I've posted four recipes below for you to try.  Wine suggestion for dinner: Rosa del Golfo 2007 (Italy).  One of my wine guys at Spec's suggested this rose, which is dry, herbaceous, and slightly floral.  Smooth on the palate and very unusual.  This wine should prove once and for all that PINK DOES NOT EQUAL SWEET. 

The cocktail recipe is based on a drink a friend of mine told me about.  Of course, I cannot leave any recipe for cocktails alone.  I had to put my own spin on it.  We all thought it was quite good.

Pre-Lent 75

8 oz. lemon juice (I used a combination of fresh lemon juice and Meyer lemon juice)
8 oz. vanilla vodka
a generous splash of Stirrings Blood Orange Bitters (you can find this at Spec's)
cheap, slightly sweet champange, chilled

Combine lemon juice, vodka and blood orange bitters.  Chill until serving time.  When ready to serve, pour 2 oz. of vodka mixture into each martini glass.  Top off with champagne.  Garnish with something fun (like sugared mandarin orange sections on long skewers).  Makes 4 very generous (and slightly lethal) cocktails.

Layered and Chopped Salad
Serve this beautiful salad individually in oversize goblets…the dressing is a riff on the one used at Ruth's Chris for their chopped salad

½ pint cherry tomatoes, cocktail tomatoes or grape tomatoes
Salt and freshly ground pepper
4 romaine leaves or green leaf lettuce leaves, ribs removed
4 radishes, sliced approx. ¼ inch thick and julienned
½ cup pitted black olives, sliced thinly
4 hearts of palm, sliced thinly
2 large avocados cut into ½ inch dice
1 cup small cooked cocktail shrimp or 1 cup jumbo lump crabmeat (optional)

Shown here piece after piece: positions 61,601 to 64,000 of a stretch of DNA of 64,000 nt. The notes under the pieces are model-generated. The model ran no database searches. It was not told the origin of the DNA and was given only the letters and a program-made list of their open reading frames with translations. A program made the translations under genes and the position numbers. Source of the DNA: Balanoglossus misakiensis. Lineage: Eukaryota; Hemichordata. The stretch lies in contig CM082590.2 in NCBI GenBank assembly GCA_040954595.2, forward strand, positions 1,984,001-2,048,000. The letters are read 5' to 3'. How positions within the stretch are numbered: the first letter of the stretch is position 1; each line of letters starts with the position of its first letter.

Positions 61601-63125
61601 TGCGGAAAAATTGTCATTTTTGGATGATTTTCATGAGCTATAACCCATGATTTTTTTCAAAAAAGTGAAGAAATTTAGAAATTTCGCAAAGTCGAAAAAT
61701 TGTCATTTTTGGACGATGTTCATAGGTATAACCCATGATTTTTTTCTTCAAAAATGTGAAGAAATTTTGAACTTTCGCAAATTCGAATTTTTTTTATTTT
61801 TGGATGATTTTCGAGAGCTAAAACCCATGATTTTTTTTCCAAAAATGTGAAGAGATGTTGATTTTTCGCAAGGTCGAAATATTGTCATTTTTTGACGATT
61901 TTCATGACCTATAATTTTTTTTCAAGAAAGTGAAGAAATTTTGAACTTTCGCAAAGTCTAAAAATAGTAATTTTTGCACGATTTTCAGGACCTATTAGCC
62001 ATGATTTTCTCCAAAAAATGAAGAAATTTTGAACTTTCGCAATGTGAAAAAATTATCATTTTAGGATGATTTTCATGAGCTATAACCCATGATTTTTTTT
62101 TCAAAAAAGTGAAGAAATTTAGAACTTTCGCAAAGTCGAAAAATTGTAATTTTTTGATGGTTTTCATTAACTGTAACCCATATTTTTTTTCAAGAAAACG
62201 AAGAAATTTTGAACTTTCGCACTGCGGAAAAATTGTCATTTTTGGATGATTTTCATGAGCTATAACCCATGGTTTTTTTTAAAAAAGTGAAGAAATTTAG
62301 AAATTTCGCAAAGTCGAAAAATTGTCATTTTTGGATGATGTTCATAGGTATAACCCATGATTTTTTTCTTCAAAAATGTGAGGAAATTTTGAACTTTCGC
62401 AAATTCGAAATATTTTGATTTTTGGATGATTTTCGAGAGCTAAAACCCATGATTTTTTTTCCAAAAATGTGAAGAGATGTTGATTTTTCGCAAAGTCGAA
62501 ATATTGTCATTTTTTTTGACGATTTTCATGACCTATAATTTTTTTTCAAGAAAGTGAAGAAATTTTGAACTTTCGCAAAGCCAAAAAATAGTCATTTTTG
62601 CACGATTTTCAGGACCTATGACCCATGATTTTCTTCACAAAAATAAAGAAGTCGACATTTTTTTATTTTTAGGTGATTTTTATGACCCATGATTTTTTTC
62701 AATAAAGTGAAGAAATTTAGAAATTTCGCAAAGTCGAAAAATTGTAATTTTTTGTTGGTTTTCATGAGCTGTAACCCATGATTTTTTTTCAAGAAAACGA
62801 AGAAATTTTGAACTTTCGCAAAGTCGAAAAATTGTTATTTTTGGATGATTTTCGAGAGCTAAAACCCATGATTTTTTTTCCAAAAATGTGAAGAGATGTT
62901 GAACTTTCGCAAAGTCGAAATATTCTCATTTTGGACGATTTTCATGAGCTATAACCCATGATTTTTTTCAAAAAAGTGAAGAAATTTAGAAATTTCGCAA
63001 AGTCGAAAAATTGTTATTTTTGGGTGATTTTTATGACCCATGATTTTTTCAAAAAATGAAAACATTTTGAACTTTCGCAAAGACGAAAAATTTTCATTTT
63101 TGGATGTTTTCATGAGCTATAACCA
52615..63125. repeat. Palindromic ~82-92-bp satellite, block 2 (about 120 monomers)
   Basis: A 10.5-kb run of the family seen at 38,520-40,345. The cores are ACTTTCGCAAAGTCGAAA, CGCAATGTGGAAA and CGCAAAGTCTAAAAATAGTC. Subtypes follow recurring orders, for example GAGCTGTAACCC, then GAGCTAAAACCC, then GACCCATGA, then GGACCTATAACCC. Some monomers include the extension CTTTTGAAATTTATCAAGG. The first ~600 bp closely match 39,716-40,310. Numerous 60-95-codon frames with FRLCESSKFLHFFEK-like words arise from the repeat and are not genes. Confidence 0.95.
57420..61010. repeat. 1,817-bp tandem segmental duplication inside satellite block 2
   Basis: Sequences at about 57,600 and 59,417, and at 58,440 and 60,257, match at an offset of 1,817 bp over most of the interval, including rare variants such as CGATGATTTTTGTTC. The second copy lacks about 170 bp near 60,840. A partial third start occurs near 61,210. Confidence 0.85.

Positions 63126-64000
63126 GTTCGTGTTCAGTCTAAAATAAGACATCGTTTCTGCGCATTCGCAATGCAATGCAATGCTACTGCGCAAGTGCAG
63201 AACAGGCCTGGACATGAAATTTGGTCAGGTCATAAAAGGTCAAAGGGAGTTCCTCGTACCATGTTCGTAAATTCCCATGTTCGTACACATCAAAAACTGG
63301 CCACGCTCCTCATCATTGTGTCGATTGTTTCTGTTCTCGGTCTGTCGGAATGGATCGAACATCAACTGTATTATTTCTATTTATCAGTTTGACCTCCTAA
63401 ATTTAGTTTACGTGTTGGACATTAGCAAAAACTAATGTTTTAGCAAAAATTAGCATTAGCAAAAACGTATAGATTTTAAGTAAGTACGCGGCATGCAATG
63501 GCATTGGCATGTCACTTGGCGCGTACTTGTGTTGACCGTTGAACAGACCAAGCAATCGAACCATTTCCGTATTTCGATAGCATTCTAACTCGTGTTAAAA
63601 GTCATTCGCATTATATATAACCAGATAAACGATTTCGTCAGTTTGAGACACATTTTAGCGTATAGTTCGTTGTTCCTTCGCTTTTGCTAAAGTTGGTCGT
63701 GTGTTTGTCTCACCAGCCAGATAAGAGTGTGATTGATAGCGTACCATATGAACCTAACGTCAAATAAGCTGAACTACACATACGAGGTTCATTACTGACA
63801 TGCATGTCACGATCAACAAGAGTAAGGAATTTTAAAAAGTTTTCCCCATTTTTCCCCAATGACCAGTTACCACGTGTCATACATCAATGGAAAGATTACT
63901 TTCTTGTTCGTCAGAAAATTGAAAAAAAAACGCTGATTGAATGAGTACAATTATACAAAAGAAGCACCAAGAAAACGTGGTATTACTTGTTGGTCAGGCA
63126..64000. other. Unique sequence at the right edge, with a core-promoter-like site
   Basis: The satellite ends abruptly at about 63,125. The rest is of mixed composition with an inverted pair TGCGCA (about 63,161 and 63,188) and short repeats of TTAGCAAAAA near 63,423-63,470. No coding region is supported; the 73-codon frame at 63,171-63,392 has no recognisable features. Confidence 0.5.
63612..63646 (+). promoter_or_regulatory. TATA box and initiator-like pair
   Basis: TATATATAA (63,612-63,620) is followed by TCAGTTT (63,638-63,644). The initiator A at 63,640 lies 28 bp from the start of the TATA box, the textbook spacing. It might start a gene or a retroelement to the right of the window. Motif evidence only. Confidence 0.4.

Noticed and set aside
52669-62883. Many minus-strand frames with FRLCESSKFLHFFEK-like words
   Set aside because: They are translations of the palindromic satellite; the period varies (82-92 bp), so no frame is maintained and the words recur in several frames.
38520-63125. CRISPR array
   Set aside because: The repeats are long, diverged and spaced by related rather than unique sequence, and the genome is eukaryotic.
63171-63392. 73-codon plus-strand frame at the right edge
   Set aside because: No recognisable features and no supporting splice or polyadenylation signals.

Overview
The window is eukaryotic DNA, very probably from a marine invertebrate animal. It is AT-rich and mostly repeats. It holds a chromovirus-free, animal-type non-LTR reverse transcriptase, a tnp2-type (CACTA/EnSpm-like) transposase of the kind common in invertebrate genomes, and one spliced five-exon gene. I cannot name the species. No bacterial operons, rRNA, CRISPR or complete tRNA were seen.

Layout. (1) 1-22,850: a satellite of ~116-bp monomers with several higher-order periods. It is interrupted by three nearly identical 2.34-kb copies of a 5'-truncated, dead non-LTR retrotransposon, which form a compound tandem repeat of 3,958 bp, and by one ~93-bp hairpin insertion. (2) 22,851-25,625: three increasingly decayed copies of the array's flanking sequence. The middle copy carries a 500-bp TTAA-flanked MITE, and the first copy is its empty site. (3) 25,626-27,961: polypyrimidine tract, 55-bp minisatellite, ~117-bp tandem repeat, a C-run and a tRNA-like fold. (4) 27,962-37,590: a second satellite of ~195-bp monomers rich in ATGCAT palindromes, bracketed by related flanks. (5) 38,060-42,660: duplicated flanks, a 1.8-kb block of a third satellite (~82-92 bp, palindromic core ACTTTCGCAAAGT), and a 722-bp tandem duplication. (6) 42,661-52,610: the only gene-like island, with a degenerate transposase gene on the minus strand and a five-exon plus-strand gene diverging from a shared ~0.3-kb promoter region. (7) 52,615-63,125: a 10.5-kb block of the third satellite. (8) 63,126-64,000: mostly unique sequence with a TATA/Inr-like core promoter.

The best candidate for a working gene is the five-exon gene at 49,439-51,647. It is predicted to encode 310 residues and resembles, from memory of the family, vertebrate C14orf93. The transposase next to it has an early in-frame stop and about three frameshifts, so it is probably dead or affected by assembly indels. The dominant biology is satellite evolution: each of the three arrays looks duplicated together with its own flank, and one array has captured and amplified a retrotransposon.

2 Tbs. red onion, in fine dice
¼ cup garlic pita chips or garlic bagel chips, crushed (fine enough to sprinkle, large
            enough to provide texture)

½  cup sour cream
½ cup mayonnaise
1/4 cup chopped fresh basil (or 2 Tbs. dried)
½ cup fresh lemon juice
salt and pepper to taste
garlic powder (optional)
milk or half and half for thinning (optional)

1.    Halve cherry tomatoes and place on oiled baking sheet.  Sprinkle generously with salt and freshly ground pepper.  Roast at 375 degrees for about 10 minutes, or until tomatoes are caramelized.  Set aside to cool.
2.   Stack lettuce leaves together and roll into a log.  With a sharp knife, slice thinly into ribbons.
3.   Divide lettuce evenly between serving dishes.  Layer ingredients, dividing evenly between serving dishes, in the following order: radishes, black olives, hearts of palm, avocado, shrimp or crabmeat, roasted tomatoes, and red onion.  Chill salads while you make the dressing.
4.   Combine dressing ingredients and whisk until smooth.  If you want a dressing that will drizzle, thin with milk or half and half (I prefer this consistency).
5.   Dress salads with desired amount of dressing and top with crushed pita or bagel chips.  Serves 4.


2 Tbs. olive oil
4 ribs celery, halved lengthwise and cut into 3 inch strips
2 green bell peppers, cored, seeded and cut into ½ inch strips
3 cloves garlic, minced or pressed
Salt and freshly ground pepper
1 chicken, cut up into serving size pieces, skin and fat removed (I sometimes use 4
      bone-in thighs and 2 bone-in breasts and cut the breast into two pieces)
2 large tomatoes (or 4 roma tomatoes) cored and cut into wedges
8 oz. sour cream

1.     In a large kettle or Dutch oven, put the olive oil, celery, peppers, and garlic.  Salt and pepper generously. 
2.     Layer the chicken pieces on top and salt and pepper again.  Cover and cook over LOW HEAT for 45-60 minutes, or until chicken is tender. 
3.     Remove chicken from pot and cool.  When cool enough to handle, remove cartilage and bones, pulling chicken into bite-size pieces with your hands.  Set aside. 
4.     Add tomatoes and sour cream, stir well and heat gently over medium-low heat until tomatoes begin to soften.  Correct for salt. 
5.     Return boned chicken to pot, stir well, cover and heat through gently. 
6.     Serve over steamed rice.  Pass Salsa Dulce y Caliente.  Serves 4.  Even better the next day.

Salsa Dulce y Caliente

4 Peppadew peppers, drained
2 Poquillo peppers, drained
2 Tbs. sambal oelek (Indonesian chili-garlic sauce)
2 Tbs. Sriracha (Vietnamese chili sauce)
2 Tbs. water

Put all ingredients in a blender or food processor.  Pulse until blended, but still coarse-textured.  Makes about ¾ cup salsa.  Serve with Chicken Lucrecia.


  1. The salsa sounds like a nice addition to the Chicken Lucretia that Richyson would like. I love recipe just as is.

  2. The salad was absolutely divine!!!!!!